Symptoms of Bipolar Psychosis

Understanding Delusions and Hallucinations

Bipolar Psychosis
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Around two-thirds of people living with bipolar disorder will experience at least one symptom of psychosis over the course of their lives. Psychosis is defined as the loss of contact with reality, during which time a person cannot tell the difference between what is real and what is imagined. Symptoms include delusions (believing something that is not real) and/or hallucinations (seeing, hearing, touching, smelling, or tasting something that is not real).

Psychosis usually accompanies episodes of extreme mania in persons with bipolar I disorder (the more severe form of the disease). While less common, it can also happen to people with bipolar II disorder.

Psychosis is also a feature seen with other types of mental illness, including schizophrenia and schizoaffective disorder. Certain physical illnesses such as Parkinson's disease, Alzheimer's disease, brain tumors, and stroke can also trigger a psychotic episode, and it can even be an extreme feature of postpartum depression.

Symptoms

Within the context of bipolar disorder, there is no clear understanding of what causes psychosis. While people will often refer to it as a "psychotic break," suggesting that the person "snapped," the reality is that a psychotic episode usually develops slowly over time. Some early warning signs of psychosis include:

  • Consistently worrying about grades or job performance
  • Struggling to concentrate or think clearly
  • Having unwarranted suspiciousness of others
  • Failure to keep up with personal hygiene
  • Withdrawing from friends and family
  • Experiencing strong, inappropriate feelings, or no feelings at all

Getting help for psychosis sooner rather than later can make the recovery process faster and easier, so don't hesitate to see your doctor or mental health professional if you experience any of these early indicators.

Persons experiencing psychosis will typically appear incoherent and completely unaware of how extreme their behavior has become. In terms of symptoms, they are typically classified as being either mood-congruent or mood-incongruent:

  • Mood-congruent symptoms are those in which the hallucinations and/or delusions match the person's mood. In cases like these, the hallucinations may be contextualized by a person's delusions. The underlying belief that you're being spied on, for example, can manifest with imagined sounds or voices from the next room.
  • Mood-incongruent symptoms are those in which a person's mood does not match the hallucination and/or delusion. In this instance, people will often believe that there are voices telling them what to do or that they are being influenced by some unseen force. Episodes like these are considered serious and will more often than not require hospitalization.

Understanding Delusions

Delusions are false beliefs that a person believes are true. Previously referred to as paranoid disorder, delusions are characterized by episodes that are either bizarre (something beyond the realm of possibility) or non-bizarre (things that are within the realm of possibility).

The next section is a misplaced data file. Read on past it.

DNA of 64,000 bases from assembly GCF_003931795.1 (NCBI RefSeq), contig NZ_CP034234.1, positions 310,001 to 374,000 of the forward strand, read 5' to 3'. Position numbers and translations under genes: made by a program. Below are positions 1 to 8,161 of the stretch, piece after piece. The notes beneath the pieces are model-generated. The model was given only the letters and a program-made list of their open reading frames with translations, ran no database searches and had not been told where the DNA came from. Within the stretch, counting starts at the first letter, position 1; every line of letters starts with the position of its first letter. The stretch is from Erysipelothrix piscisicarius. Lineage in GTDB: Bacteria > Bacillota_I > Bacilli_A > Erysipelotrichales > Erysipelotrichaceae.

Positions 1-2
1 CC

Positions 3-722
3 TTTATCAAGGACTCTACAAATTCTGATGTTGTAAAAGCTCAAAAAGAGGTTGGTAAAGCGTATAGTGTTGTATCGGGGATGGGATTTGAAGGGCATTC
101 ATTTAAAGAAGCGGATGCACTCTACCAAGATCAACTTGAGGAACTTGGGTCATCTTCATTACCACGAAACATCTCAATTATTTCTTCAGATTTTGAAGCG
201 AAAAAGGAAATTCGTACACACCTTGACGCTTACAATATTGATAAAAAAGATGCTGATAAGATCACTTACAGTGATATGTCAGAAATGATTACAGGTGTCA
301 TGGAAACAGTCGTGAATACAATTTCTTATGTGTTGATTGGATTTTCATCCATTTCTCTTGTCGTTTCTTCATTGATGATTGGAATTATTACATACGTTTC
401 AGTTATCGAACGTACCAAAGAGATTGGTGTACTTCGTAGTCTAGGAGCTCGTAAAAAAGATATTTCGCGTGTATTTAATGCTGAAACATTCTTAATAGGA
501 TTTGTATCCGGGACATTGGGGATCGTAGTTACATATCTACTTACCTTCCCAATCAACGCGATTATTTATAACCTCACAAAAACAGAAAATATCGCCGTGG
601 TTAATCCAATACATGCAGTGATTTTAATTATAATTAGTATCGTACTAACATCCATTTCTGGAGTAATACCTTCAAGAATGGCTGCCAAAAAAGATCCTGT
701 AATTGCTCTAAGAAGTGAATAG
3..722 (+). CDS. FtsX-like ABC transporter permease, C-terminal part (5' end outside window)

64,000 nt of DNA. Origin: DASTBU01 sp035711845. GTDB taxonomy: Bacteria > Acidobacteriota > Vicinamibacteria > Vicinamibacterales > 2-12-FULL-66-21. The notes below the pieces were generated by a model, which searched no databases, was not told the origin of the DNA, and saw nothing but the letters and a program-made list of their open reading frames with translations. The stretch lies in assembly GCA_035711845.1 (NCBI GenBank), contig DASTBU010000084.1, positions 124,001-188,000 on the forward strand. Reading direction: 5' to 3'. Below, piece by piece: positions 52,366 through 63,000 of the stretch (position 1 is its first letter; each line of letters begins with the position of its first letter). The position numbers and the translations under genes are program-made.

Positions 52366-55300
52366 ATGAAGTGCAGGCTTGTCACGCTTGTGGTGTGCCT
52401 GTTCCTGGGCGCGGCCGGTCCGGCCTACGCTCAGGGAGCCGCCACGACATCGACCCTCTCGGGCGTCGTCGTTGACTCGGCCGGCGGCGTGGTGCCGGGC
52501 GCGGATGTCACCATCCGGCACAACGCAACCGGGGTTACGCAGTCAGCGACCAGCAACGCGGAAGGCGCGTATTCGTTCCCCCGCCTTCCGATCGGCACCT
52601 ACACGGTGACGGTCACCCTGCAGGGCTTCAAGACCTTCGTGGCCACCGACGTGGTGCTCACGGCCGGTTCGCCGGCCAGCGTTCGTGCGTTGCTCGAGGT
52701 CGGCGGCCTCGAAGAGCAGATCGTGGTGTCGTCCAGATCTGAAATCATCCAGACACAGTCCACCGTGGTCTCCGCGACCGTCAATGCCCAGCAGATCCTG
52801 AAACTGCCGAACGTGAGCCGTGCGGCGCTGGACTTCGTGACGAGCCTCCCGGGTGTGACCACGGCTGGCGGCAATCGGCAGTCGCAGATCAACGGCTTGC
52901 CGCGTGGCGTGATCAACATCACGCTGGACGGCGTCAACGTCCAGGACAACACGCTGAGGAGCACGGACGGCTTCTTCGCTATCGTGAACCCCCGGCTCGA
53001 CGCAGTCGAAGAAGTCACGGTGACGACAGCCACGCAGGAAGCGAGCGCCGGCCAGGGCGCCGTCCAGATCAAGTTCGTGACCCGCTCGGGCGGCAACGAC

Examples of bizarre illusions include being abducted by aliens or having a CIA tracking device in your head. Non-bizarre delusions, by contrast, often manifest with claims of being poisoned, followed, or loved from afar.

Unlike hallucinations, delusions can often seem perfectly normal in casual situations. Psychotic delusions are typically clustered around one or several of the following themes:

  • Jealousy, usually related to a loved one's infidelity
  • Grandiosity, characterized by an inflated sense of self-worth
  • Erotomania—the belief that someone important loves you
  • Persecution, in which you believe others plan to do you harm
  • Somatic delusions, by which you believe you are ill or have a physical defect

Understanding Hallucinations

Hallucinations are characterized by physical sensations that are not real. With regards to bipolar disorder, this may be caused by an extreme manic episode combined with extreme sleep deprivation (the latter of which can also cause hallucinations in people who don't have bipolar).

Hallucinations don't just involve perceptions, but actual sensations involving one or more of the five senses. They can be classified as:

  • Visual hallucinations
  • Auditory hallucinations, such as hearing voices that aren't there
  • Olfactory hallucinations, involving smells
  • Tactile hallucinations, such as feeling bugs crawling all over you
  • Taste hallucinations

A Word From Verywell

The word "psychosis" can be scary for some people, suggesting the affected person is likely to inflict self-harm or cause harm to others. While this is possible, particularly in cases of severe mood-incongruent psychosis, episodes are usually more troubling than dangerous. If you or someone you know is experiencing these thoughts, contact the National Suicide Prevention Lifeline at 800-273-8255, or dial 911.

With a holistic approach to treatment—including psychotherapy, medication, and social support—most people can fully recover and return to their normal life without further incident.

While bipolar disorder cannot be "cured" in the traditional sense, with proper diagnosis and treatment, symptoms of the disease can be successfully controlled over the long term.

View Article Sources
  • Savitz, J. van de Merwe, L.; "Neuropsychological status of bipolar I disorder: impact of psychosis." Brit J Psych. 2009; 194(3)L243-51. DOI: 10.1192/bjp.bp.108.052001.
  • National Alliance on Mental Illness. Early Psychosis And Psychosis. https://www.nami.org/earlypsychosis